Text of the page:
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Red Sox reach deal with Crawford for $142M, 7 yrs

A night after Carl Crawford enjoyed a steak dinner with the New York Yankees, he served up a meaty surprise: He's going to play for the rival Boston Red Sox.

The Red Sox struck again at these winter meetings, reaching agreement with the star left fielder on a $142 million, seven-year contract.

A person familiar with the talks told The Associated Press late Wednesday the agreement was subject to Crawford passing a physical. The person spoke on condition of anonymity because the deal was not yet finalized.

Crawford's free-agent deal was first reported by The Boston Globe on its website.

On Monday, the Red Sox announced they had acquired slugging first baseman Adrian Gonzalez in a trade with San Diego. Boston's big deals came after they failed to make the playoffs and will certainly increase pressure on the Yankees to make a splash — that could mean Cliff Lee.

"It's not going to change the way we allocate our money," Yankees general manager Brian Cashman said past midnight.

Yet Crawford's deal had to sting him. On Tuesday night, Cashman dined with the longtime Tampa Bay star. The Los Angeles Angels also pursued Crawford.

Hours earlier, New York made its first offer to Lee, a six-year proposal worth nearly $140 million. It was easy to tell how eager the Yankees are to sign the prize pitcher.

"Hannibal Lecter in a straitjacket right now, waiting on this Cliff Lee thing," Cashman said.

The speedy Crawford is a four-time All-Star and just won his first Gold Glove. He hit .307 with 19 home runs, an AL-leading 13 triples and 90 RBIs for Tampa Bay last season. He scored 110 runs and stole 47 bases.

A dynamic player at 29, he has spent his entire major league career with the Rays. He is the franchise leader in several categories, including hits, RBIs, runs and steals.

Both Chicago teams were busy, too, filling their needs at first base — Carlos Pena joined the Cubs, Paul Konerko returned to the White Sox.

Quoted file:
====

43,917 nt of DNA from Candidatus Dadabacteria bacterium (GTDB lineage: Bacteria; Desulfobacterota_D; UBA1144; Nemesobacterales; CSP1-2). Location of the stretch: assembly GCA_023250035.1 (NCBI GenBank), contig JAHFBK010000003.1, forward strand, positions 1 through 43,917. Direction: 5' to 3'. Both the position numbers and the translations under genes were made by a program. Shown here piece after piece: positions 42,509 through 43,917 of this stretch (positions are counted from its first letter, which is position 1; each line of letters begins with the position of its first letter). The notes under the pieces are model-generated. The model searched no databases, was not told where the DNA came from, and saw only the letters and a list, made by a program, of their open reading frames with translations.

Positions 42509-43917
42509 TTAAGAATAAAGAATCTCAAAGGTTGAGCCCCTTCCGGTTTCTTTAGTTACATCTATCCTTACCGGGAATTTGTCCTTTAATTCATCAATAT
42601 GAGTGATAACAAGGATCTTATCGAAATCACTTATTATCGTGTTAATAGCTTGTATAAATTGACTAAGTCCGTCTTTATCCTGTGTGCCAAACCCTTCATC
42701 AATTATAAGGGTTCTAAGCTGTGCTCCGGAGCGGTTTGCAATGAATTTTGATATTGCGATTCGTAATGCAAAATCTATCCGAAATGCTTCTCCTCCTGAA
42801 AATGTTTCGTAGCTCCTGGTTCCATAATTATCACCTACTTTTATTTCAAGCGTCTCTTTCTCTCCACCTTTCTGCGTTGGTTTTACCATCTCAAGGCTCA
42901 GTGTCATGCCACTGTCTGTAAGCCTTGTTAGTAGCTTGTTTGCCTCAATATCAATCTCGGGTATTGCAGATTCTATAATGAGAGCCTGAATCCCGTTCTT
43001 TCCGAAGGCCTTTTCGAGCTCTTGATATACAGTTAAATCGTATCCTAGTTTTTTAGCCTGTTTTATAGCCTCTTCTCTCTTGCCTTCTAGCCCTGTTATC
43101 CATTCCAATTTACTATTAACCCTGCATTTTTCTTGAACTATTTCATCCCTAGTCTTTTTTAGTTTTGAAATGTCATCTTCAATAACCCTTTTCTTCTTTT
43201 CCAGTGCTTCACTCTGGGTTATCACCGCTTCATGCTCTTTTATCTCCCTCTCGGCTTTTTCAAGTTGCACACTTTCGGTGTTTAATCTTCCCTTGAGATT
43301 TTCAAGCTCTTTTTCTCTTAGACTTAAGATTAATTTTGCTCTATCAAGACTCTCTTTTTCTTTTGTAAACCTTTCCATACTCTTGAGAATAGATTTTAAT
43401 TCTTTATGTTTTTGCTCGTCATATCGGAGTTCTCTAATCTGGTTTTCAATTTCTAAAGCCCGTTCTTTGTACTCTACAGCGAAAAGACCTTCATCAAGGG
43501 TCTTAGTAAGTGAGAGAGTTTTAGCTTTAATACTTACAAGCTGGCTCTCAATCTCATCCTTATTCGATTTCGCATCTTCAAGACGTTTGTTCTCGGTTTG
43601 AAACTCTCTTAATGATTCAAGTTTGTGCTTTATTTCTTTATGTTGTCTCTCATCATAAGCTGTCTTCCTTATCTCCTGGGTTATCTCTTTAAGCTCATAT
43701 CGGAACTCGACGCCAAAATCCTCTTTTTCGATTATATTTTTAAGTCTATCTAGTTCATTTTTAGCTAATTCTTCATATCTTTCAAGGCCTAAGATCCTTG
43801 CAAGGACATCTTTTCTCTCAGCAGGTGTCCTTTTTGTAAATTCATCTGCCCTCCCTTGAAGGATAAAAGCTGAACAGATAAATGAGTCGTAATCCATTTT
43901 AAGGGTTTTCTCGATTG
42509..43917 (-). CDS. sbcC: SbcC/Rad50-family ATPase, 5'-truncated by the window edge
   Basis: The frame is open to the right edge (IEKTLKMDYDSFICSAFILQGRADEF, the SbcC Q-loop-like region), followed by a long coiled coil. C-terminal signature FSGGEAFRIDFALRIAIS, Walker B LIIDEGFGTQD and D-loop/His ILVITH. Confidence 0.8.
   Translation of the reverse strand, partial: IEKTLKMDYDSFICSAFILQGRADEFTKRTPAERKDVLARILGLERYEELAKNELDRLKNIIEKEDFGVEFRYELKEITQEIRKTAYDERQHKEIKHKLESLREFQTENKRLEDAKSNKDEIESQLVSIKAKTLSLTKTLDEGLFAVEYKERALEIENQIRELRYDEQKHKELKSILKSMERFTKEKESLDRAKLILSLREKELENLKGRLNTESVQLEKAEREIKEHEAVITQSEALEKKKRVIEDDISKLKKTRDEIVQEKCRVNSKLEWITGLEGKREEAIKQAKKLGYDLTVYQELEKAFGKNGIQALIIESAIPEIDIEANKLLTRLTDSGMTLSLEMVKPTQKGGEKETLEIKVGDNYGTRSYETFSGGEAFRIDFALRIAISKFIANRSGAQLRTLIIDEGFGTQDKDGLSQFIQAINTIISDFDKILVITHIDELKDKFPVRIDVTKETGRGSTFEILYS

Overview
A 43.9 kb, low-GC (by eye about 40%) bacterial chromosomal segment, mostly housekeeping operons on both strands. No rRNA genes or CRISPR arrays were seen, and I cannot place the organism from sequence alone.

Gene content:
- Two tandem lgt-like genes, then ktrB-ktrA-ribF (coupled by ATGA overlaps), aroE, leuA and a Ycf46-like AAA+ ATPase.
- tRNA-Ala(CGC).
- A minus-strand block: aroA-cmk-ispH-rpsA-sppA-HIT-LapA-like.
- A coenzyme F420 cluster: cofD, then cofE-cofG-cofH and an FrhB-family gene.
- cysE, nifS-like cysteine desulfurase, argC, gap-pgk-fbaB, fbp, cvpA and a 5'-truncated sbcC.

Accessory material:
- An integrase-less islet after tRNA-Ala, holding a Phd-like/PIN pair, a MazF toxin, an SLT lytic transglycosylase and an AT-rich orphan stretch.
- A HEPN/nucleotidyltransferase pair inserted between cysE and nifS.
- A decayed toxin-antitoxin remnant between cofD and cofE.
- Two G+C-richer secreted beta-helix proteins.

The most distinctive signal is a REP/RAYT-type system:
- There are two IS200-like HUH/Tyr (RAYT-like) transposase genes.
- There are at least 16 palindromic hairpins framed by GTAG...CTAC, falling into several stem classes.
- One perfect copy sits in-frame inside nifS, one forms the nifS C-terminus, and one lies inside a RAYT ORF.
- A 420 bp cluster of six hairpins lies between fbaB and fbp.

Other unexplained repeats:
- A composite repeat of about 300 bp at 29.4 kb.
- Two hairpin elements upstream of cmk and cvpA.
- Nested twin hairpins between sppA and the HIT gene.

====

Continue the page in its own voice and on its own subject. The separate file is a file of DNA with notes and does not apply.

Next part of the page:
Outfielders Jeff Francoeur and Matt Diaz found new clubs while designated hitter Jack Cust and former All-Star reliever George Sherrill appeared to be on their way.

Hard to tell about Tampa Bay shortstop Jason Bartlett, however. After a trade with Baltimore fell through, the Rays worked on a swap that would send him to San Diego.

Still in play are big-name free agents Adrian Beltre, Magglio Ordonez and Manny Ramirez, along with Lee.

"The winter meetings have usually been a lot about first meetings, and we're into second and third meetings," top agent Scott Boras said. "I've gotten two deals done here. I'm trying to think back to when that's happened. It's been a while."

Boras put Pena and the Cubs together for what he called a "pillow contract" — $10 million for one year.

"There's a lot of comforts," Boras said.

The 32-year-old Pena hit a career-low .196 this season with 28 home runs and 84 RBIs for Tampa Bay.

"I'm extremely confident. I don't tend to look back on my failures and dwell upon them," he said.

The Cubs, who traded star first baseman Derrek Lee to Atlanta last August, didn't seem daunted by Pena's drop-off.

"It's not a gamble. It's a real good fit," GM Jim Hendry asserted. "We have filled all of the essentials that we were looking for with Carlos."

Konerko got a $37.5 million, three-year deal to stay with the White Sox. The 34-year-old team captain hit .312 with 39 home runs and 111 RBIs last season.

The four-time All-Star was in Mexico, on vacation and overlooking the ocean, when he got a text message that the White Sox had acquired free-agent slugger Adam Dunn. At first, Konerko figured that meant his days in Chicago were Dunn. Then, he reconsidered.

"Maybe they're actually going to make a push to get both of us," Konerko thought to himself.

Francoeur, who started last season with the New York Mets and wound up in the World Series with Texas, sounded enthused about becoming an everyday starter in Kansas City.

"When I've been comfortable, I've tended to play well," he said. "I'm not the greatest guy when I sit on the bench. I have ants in my pants."

Cut by Atlanta, Diaz went to Pittsburgh. Cust was closing a deal to leave Oakland and play for Seattle and Sherrill hoped a move from the Dodgers to Atlanta would help rejuvenate his career.

The meetings end Thursday with the Rule 5 draft, mostly made up of minor league veterans left off 40-man rosters. Even when teams pack up and leave the Disney resort, look for more deals — often 3½ days of talking quickly turns into a move or two.